Maybe more than anything, I'm using talking about travel to illustrate something that I like to harp on: the idea that you should constantly reevaluate your habits and patterns to make sure that they suit you. Sometimes we build identities around things we do rather than things we are, and that's unhealthy.
My first serious international trip was nine months long. Todd and I sold everything, packed small bags, and circled the world. Some of our stops were short, but several lasted for a month or two.
Back then my goal was to just see and understand the world. I had a vague idea that my outlook on life was limited by my surroundings, and I wanted to see what life was like in different places. Staying for long times and removing myself from the United States accomplished that.
I can't say now that I've seen and understand the whole world, but that's no longer a weak point. I understand a lot more and have seen a lot. So while I still move closer to those goals when I travel, they're no longer the primary reasons I do it.
Now I travel in much shorter bursts. I'm in San Francisco for three days, was just in Las Vegas for four, Austin for two, and San Francisco for a few before that. I don't think I've been in any one place for more than three weeks consecutively in the past three years.
At the same time, I return to the same places over and over again. It's impossible for me to count how many times I've been to Tokyo, Vegas, San Francisco, the island, or New York in the past few years. Budapest is new on my radar, but I've been four times in the past year or so.
A big principle in my life is flexibility. I try to build myself into a flexible person. I don't need to be a master of too many skills, but I strive to be proficient at a basic level across as many disciplines as possible. At some level I can program, dance ballet, speak ten languages, rap, lead groups, entertain people, write, do construction, appreciate art, cook, and do many other things. I'm a beginner in many of those areas, but having any proficiency gives me a lot of flexibility in what I can achieve and where I can be useful.
This principle also extends to travel. My goal is to be able to be anywhere at any time if the situation calls for it. If there was a good reason to be in Shanghai tomorrow, it wouldn't be a big deal to get there. I've got frequent flyer miles banked, can counteract jetlag, can work on the plane as well as at my destination, and can get by in Chinese. In the same way that someone's day might be altered but not totally disrupted by a change in weather, my life is altered but not disrupted by changing my location.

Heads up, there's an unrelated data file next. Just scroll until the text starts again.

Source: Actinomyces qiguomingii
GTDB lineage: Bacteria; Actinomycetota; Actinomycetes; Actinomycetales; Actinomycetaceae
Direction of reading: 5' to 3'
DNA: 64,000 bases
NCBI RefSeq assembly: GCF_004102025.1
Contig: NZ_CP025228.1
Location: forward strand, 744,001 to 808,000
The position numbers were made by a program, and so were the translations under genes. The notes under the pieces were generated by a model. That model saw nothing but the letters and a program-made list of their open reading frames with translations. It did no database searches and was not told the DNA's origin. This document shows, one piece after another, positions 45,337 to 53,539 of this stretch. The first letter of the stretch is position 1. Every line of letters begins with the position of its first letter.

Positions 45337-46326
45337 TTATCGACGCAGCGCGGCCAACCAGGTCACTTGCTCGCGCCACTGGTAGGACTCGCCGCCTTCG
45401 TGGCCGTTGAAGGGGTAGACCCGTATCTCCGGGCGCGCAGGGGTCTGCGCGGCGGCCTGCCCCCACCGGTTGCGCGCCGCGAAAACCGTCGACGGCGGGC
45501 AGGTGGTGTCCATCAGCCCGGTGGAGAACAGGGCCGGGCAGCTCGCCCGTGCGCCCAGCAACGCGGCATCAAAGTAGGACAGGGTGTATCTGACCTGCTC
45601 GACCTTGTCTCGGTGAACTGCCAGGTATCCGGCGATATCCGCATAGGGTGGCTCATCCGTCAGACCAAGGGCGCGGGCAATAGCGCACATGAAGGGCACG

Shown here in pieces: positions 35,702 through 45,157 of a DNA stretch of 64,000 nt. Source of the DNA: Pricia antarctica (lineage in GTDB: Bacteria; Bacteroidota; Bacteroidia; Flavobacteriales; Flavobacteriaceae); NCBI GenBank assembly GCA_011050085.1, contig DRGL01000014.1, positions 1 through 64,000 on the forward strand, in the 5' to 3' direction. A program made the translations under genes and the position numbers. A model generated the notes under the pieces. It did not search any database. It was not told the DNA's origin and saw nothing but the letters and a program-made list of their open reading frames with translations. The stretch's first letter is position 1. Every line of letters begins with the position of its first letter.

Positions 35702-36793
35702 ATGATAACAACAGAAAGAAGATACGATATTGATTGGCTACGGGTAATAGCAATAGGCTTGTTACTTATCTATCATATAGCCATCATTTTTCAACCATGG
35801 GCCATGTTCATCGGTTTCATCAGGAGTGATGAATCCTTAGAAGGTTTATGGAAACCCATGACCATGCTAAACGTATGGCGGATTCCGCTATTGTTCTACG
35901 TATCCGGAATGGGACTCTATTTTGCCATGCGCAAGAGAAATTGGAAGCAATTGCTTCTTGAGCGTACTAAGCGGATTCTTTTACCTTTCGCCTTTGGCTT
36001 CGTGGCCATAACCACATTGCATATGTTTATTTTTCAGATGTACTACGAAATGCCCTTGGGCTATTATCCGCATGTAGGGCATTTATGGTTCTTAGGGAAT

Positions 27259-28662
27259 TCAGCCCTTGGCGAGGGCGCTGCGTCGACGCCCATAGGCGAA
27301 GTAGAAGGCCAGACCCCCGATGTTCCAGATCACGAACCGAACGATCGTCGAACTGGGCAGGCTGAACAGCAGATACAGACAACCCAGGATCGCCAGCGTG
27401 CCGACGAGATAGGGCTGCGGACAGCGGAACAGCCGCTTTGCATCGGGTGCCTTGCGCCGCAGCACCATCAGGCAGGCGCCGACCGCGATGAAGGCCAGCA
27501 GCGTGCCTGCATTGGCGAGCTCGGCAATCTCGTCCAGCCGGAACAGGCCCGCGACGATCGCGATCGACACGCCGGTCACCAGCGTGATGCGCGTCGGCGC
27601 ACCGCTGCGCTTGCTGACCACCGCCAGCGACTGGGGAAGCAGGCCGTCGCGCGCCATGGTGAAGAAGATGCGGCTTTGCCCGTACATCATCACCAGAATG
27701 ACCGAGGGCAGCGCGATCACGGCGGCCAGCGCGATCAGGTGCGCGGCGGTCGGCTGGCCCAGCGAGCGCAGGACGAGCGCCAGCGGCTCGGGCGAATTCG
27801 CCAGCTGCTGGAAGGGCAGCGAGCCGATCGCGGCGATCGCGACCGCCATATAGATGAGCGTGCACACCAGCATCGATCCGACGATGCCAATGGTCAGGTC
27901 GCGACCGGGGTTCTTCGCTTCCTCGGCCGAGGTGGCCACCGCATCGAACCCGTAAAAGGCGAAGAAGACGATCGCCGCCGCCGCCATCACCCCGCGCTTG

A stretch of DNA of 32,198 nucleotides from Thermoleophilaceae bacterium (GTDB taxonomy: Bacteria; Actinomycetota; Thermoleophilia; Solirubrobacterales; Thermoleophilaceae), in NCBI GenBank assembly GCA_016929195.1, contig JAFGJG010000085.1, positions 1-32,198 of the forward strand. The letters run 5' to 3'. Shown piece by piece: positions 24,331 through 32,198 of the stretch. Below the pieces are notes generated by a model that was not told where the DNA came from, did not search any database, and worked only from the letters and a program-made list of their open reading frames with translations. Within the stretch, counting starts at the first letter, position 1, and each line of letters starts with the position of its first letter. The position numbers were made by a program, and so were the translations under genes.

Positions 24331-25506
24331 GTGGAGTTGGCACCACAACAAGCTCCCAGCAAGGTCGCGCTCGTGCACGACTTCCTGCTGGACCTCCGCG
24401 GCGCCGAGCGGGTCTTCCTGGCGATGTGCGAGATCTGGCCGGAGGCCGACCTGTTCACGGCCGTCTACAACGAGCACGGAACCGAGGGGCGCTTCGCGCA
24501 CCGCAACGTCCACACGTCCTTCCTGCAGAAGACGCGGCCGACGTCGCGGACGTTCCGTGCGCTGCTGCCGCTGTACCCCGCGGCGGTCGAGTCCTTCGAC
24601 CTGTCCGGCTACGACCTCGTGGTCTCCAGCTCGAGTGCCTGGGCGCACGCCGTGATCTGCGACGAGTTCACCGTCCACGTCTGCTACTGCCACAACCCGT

While before I used to go to places for the sake of the place itself, now I move around more because of the people. I always come back to San Francisco because it has the highest concentration of good friends. My friend Nick and his family invited me to go on a cruise with them in the Baltic Sea this summer, and my friend Jimmy was planning on being in Europe afterwards, so I'll spend the late summer and fall in Europe.
The hassle of switching locations used to be a big deal, so I would try to minimize it by staying in one place for long periods of time. As I've grown accustomed to it, moving around a lot impacts my productivity and schedule far less than it used to, so I do it more.
I've also found that certain types of travel aren't as valuable to me as they used to be. I used to find solo travel exciting, but now I'm most likely to hole up in my airbnb and work if I'm by myself. So if I'm going to be by myself, I just go back to Vegas where cost of living is low and productivity is high. Traveling to new countries just for the sake of seeing a new place is also less exciting to me. I still enjoy it, but it's less revelatory, so I only do it if there's some other reason to go.
This is how I travel now, but I expect it will change in the upcoming years. If I was traveling this same way ten years from now I'd be concerned that I had stopped evolving as a person. After all, our habits and routines should reflect who we are.
Maybe I'll even stop traveling. It's hard to imagine that now, but you never know. Part of being flexible is having the flexibility to stay in one place if there's some reason to.
Travel is a big part of my life, so it's worthwhile to examine it and make sure that it still reflects my priorities and goals, and isn't just a vestige of an old identity. It may not be travel for you, but it's worth examining those things that take up a lot of your time to make sure that your time is being spent in a way that aligns with your goals.
Photo is a bamboo forest in Noumea, New Caledonia. Probably the most "off the beaten path" place I've visited recently.
My new book sales have been really bad! I still enjoyed writing the book, but you readers have spoken... I will only write self-help books in the future. I'll probably write the next one I have planned in the fall.
Uber, a San Francisco startup, is ruffling lots of regulatory feathers, as reported recently in the New York Times. I also wrote about my experience with Uber back in 2010.
I'll be the first to agree that car sharing services like Uber and Lyft present difficult problems for regulators. But that's not what this post is about.
My problem is with a statement made by Matthew Daus, the former chairman of NYC's taxi & limousine commission. He said, "New Yorkers deserve an apology from Uber for price-gouging them during the hurricane." Besides having a hopeless conflict of interest as the former commissioner, he's throwing out the bully phrase "price-gouging" as if basic supply & demand economics didn't apply to him or his industry.
If Uber doubling its rates (or more) after hurricane Sandy to adjust supply with demand is price-gouging, then I'd like to coin an equally demeaning term: "time-gouging."